About HIDDEN TAICHI
Hidden Tai Chi started in Downtown Los Angeles, CA, in 2005 by Christopher Nelson. It was called, simply enough, the Downtown Tai Chi Studio. When the classes moved to Silverlake, the name was changed to simply Hidden Tai Chi.
The “Hidden” aspect in the name is a reference to the style of Tai Chi being taught: the Hidden Tradition of the Yang style of Tai Chi Chuan. It is also a reference to the research which started the Studio in the first place; the search for the underlying principles and values in Tai Chi Chuan that keep it relevant in our modern age.
The Studio is dedicated to the study of Tai Chi and the Taoist philosophy it’s based on. The goal is to bring the benefits of these ancient Chinese exercises to our busy lives, blending traditional knowledge with modern teaching methods. Christopher Nelson has over 20 years of experience studying and teaching Tai Chi, as well as some experience with Aikido, Judo and Tae Kwon Do. But the main focus is on the art of moving and breathing, of clearing the mind while empowering the body.
Tai Chi is an ancient Chinese martial art and spiritual practice but it is currently taught as a form of low impact exercise and stress relief. Too often the ancient practices are watered down or skimmed over. But the real benefits of Tai Chi are revealed only after long training and a willingness to explore our inner world. Tai Chi is the physical embodiment of Taoist philosophy. It reveals the ebb and flow of the forces that shape our lives, both physical and spiritual.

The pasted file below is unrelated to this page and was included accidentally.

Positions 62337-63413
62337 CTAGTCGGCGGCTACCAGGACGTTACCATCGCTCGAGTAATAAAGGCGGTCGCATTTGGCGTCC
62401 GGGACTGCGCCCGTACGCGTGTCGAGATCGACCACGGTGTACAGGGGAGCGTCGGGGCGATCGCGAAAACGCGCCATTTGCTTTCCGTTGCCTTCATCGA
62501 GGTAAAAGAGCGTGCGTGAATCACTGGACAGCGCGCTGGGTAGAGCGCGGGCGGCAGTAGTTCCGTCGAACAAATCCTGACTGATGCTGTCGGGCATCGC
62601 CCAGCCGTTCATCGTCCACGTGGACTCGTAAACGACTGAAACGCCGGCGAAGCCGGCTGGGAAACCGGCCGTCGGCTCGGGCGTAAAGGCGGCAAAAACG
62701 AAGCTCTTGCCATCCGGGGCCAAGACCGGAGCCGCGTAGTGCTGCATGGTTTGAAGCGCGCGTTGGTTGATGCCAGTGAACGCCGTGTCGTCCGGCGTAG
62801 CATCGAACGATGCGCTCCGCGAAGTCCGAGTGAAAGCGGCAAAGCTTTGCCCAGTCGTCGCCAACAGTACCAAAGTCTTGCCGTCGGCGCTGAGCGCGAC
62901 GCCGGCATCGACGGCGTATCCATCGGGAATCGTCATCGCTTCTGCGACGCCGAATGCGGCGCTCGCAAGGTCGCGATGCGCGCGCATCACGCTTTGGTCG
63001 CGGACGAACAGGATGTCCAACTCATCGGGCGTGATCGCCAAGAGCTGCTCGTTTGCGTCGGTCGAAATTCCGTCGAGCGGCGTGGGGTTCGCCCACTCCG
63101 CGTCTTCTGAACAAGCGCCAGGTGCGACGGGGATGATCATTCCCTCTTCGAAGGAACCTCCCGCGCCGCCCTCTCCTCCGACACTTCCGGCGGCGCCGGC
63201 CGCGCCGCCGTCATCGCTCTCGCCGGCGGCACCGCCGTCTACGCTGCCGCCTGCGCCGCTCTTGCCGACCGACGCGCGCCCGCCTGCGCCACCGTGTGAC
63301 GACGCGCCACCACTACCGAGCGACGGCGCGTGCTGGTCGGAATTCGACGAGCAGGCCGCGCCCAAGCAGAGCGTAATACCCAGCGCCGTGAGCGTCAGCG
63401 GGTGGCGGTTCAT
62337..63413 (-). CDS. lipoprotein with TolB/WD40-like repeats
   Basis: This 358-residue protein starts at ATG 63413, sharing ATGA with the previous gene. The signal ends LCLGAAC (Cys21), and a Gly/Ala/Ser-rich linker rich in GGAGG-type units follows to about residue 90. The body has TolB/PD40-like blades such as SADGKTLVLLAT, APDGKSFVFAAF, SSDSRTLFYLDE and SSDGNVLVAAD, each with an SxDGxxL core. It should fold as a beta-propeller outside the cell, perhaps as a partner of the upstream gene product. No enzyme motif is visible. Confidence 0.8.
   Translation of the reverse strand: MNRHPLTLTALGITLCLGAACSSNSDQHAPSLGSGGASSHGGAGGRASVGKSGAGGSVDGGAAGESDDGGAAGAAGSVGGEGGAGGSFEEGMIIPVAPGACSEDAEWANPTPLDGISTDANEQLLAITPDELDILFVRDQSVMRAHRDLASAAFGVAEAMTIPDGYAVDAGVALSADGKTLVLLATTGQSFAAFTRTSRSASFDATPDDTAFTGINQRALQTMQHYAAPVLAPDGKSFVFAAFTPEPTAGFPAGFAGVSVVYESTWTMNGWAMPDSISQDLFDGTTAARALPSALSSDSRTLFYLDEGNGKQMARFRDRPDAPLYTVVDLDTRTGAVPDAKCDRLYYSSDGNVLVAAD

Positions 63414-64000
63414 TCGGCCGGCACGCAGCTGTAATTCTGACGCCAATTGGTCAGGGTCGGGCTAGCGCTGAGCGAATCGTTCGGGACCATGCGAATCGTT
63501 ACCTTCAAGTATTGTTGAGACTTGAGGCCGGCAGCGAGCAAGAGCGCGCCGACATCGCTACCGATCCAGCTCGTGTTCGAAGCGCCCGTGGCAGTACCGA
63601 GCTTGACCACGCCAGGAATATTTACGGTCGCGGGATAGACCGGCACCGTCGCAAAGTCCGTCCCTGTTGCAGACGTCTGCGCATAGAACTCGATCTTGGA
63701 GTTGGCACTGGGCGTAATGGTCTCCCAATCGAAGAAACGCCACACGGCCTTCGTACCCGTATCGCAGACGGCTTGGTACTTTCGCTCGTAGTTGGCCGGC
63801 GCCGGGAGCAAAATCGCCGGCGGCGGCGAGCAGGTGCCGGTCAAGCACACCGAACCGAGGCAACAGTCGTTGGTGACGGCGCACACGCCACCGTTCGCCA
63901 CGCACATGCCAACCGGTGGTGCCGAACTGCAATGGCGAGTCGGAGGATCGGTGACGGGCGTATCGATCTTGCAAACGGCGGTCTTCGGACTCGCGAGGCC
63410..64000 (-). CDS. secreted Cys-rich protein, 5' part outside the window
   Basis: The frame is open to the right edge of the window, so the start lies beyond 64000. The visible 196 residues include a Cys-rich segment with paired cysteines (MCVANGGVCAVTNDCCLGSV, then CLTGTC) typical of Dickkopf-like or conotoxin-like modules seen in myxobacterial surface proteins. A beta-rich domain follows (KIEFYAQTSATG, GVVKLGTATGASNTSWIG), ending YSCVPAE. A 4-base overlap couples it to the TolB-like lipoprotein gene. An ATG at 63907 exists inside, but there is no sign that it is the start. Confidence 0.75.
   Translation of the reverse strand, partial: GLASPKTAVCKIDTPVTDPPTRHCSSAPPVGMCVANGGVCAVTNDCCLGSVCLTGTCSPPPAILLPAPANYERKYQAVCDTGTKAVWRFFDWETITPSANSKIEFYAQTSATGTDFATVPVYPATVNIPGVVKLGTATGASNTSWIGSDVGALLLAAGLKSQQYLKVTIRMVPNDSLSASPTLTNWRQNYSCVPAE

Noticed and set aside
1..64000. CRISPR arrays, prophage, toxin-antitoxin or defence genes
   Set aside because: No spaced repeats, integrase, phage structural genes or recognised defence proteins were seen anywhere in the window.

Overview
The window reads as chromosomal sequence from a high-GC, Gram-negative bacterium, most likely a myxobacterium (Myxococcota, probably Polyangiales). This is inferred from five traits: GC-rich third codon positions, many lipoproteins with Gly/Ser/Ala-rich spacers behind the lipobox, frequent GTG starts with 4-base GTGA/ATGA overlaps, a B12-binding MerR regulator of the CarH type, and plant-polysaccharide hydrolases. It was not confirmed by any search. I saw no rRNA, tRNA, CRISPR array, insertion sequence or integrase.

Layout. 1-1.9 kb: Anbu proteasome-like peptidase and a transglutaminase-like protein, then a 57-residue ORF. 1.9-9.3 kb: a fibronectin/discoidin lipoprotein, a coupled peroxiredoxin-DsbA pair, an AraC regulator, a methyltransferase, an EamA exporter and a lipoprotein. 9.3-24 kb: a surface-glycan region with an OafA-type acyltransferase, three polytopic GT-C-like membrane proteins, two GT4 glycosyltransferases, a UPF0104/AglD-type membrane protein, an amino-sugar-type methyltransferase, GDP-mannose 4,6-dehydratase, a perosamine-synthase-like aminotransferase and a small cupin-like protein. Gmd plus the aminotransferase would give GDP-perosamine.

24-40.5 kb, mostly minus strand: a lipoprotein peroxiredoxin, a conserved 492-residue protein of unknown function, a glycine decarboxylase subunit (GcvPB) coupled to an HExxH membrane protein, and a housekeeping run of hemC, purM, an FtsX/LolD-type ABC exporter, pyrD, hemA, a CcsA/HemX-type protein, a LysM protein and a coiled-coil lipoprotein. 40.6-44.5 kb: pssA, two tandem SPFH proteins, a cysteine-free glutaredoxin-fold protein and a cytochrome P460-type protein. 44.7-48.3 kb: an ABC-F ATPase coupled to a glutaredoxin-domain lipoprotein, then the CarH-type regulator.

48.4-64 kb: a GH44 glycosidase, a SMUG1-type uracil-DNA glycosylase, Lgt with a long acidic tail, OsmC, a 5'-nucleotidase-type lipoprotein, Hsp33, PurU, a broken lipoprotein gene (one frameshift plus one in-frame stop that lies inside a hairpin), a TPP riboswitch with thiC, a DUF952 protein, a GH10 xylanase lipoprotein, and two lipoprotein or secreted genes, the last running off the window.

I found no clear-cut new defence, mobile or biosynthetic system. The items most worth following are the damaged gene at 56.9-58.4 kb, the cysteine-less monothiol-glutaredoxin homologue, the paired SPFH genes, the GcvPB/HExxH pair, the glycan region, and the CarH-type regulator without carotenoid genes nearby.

At the Studio we cover all the bases. We study the self-defense aspect of this ancient martial art. We study breath, meditation and energy work. We talk about Taoist philosophy and how it is still relevant in our daily lives.
The classes cover the Hidden Tradition of the Yang Family style of Tai Chi Chuan, also known as the Michuan style ( “Michuan” is simply Hidden Tradition in Chinese). It is sometimes referred to as Yangjia Michuan Taijiquan.
The Michuan style is considered an older version of the popular Yang Style. It has retained it’s martial art roots, as well as the deep Taoist practices that are sometimes missing from modern Tai Chi classes. Many modern Tai Chi forms have been simplified in order to fit our modern schedule. The Michuan form has not. It requires a long but fulfilling practice to learn it’s many subtleties.
Christopher Nelson can be reached at email@example.com